Much like the lunchtime cliques a few hours prior, the debate audience took to separate sides of Booker T. Washington High School’s cafeteria. Supporters of incumbent Sheriff David Morgan sat on one side, while supporters of challenger John Powell sat on the other. Both camps sported a good number of campaign t-shirts.
The Escambia County Republican Party hosted a candidate forum last night between the two GOP candidates for sheriff. The debate attracted about 200 people, as well as GOP candidates vying for various local offices.
Eyeing an August primary, each candidate was given an opportunity to tout their successes and convince voters they’re the right man for the job. Morgan told the audience they should “stay the course,” while Powell tried to convince them that a change in leadership is needed.
“We do business differently at the Escambia County Sheriff’s Office,” Morgan said, arguing that he had cleaned house upon taking office in 2008.
Powell, meanwhile, said that the house needed cleaning again. This time, by him.
“We’re at a crossroads right now,” he said. “We have to make a decision how we’re going to handle things here in Escambia County.”
Several times, Powell drew parallels with the city of Pensacola. He cited the election of Mayor Ashton Hayward and paired it with the revitalization of downtown. The candidate said Escambia County should follow the city’s lead and embrace change.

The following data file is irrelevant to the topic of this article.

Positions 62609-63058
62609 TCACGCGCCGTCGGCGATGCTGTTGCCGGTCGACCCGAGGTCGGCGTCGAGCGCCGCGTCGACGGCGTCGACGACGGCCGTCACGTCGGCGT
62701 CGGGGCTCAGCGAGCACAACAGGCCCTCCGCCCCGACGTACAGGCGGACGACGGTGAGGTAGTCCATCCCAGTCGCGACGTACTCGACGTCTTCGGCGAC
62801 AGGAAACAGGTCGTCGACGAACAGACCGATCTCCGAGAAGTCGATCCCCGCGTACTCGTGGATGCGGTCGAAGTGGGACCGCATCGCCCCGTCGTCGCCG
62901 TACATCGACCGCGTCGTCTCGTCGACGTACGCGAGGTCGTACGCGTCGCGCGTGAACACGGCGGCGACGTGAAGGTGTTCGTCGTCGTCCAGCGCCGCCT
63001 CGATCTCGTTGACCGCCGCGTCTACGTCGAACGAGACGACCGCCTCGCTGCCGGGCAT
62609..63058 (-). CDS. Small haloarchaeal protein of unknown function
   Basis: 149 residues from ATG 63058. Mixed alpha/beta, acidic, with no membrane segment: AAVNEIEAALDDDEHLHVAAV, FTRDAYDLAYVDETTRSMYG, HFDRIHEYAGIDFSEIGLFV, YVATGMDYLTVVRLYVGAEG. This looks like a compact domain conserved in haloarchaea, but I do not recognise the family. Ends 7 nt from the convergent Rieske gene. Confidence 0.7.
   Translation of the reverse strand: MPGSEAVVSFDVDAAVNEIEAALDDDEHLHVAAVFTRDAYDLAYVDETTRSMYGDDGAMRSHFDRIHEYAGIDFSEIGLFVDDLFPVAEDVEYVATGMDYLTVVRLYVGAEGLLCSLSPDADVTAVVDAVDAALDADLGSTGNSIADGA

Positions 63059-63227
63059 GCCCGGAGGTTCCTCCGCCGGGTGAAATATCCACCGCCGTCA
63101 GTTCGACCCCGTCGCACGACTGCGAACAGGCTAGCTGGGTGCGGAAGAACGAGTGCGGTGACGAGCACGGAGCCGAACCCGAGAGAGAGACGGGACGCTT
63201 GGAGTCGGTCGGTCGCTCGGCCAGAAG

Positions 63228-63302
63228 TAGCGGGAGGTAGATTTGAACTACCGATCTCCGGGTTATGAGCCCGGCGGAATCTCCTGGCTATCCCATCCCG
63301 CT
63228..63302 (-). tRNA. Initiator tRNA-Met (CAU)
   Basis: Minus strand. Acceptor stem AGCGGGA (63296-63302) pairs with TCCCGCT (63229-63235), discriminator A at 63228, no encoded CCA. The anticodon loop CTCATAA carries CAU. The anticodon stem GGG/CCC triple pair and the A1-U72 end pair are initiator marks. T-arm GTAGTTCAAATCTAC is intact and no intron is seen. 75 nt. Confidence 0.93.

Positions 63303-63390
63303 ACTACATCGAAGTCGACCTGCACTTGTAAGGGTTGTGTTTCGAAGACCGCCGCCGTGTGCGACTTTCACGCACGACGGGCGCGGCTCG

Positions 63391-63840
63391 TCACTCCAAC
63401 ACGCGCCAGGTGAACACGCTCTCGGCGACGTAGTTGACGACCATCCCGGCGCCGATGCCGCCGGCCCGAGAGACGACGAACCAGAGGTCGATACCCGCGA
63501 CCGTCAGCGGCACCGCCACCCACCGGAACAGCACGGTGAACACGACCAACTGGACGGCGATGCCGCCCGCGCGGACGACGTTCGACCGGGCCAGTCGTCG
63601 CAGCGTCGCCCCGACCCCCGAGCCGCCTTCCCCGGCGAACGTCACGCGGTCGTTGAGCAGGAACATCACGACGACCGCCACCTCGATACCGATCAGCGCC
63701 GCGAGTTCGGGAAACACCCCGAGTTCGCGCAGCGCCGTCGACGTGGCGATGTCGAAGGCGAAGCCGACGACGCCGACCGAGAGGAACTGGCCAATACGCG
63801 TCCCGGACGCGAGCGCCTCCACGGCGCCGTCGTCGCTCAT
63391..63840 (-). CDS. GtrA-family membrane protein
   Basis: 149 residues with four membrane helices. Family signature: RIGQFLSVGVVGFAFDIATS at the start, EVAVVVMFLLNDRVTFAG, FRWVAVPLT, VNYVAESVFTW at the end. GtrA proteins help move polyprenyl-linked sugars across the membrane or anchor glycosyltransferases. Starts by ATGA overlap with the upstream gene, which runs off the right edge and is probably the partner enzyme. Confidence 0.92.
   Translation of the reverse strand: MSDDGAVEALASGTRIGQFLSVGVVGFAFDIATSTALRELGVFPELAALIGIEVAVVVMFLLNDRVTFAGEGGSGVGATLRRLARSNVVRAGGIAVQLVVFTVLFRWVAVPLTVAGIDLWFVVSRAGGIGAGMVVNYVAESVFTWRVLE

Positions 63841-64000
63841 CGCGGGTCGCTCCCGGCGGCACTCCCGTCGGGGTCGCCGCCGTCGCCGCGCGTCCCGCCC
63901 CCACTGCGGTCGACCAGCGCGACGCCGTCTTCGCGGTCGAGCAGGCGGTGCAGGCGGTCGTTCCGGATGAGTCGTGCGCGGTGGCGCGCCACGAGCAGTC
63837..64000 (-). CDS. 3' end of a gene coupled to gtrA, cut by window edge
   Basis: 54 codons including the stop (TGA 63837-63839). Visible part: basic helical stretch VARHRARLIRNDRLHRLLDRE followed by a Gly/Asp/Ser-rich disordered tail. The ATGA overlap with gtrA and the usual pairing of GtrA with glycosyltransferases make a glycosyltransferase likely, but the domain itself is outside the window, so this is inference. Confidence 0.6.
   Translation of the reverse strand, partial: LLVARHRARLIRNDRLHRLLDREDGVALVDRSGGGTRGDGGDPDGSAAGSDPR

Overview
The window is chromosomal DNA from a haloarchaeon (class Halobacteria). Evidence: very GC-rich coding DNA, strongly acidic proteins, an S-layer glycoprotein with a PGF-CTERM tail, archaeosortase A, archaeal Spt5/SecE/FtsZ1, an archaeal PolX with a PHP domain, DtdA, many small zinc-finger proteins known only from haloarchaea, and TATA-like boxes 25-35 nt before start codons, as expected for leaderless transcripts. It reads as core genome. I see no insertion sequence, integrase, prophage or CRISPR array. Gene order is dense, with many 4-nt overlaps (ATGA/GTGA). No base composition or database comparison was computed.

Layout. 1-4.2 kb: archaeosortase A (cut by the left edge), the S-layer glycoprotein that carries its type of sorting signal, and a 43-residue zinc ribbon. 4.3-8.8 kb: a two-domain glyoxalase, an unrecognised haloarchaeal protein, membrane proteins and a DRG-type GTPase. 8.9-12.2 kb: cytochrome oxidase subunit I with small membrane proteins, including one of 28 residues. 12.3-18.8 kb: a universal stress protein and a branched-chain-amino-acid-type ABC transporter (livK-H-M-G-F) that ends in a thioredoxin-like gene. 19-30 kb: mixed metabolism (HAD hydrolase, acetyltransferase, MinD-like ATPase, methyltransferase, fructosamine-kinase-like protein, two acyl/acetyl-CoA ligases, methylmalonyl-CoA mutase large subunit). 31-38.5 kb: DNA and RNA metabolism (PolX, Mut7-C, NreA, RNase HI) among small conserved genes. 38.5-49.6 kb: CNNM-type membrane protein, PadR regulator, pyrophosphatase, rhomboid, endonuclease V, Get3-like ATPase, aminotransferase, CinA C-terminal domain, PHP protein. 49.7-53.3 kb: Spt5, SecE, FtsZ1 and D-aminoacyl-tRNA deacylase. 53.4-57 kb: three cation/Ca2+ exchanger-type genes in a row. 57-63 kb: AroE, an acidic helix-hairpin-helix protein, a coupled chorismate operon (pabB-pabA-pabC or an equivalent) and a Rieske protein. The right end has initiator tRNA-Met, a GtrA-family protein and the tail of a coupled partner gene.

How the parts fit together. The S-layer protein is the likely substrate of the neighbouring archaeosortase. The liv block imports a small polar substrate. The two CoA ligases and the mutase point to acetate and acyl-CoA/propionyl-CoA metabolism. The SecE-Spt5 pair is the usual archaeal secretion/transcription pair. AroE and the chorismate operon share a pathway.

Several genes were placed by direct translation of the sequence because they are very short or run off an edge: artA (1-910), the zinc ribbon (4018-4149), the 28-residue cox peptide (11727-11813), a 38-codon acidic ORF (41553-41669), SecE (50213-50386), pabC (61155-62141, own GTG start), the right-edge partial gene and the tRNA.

“We’ve got to make changes now if we want Escambia County to be progressive,” he said. “We’ve seen what change can do—look at downtown.”
Morgan told the audience he had the thick skin required of an elected official and quoted Gandhi.
“I’m a hard-headed Missouri boy—only child—I play well by myself,” the Sheriff said. “One of my favorite quotes is from Mohandas Gandhi: ‘I may stand alone, but the truth remains the same.’”
Each candidate also took the opportunity to sling a little political mud. Morgan alluded to Powell being thrown out of the Federal Bureau of Investigation (FBI), and Powell accused the incumbent of hiring employees with known domestic abuse issues. Both men questioned the others’ respective qualifications.
“You can submit any information you want to to UCR and make the crime rate look any way you want it,” said Powell, charging that the Sheriff has not cut crime as much as recent stats indicate.
Morgan bristled at that notion.
“That’s a federal crime,” he said, asserting that the numbers coming out of his office were accurate. “I encourage you to please report that.”
The night’s forum also included a question-answer session with the audience. Most of the questions gave the opponents opportunities to further distinguish themselves from each other and take a few more jabs.
“Look at the future of Escambia County,” Powell urged. “What can it become?”
Morgan urged voters to look at his record and said that his opponent “lives with his dad.” The Sheriff also mentioned—without elaborating—that Powell had some issues in his past and had been “smart enough to get his record expunged.”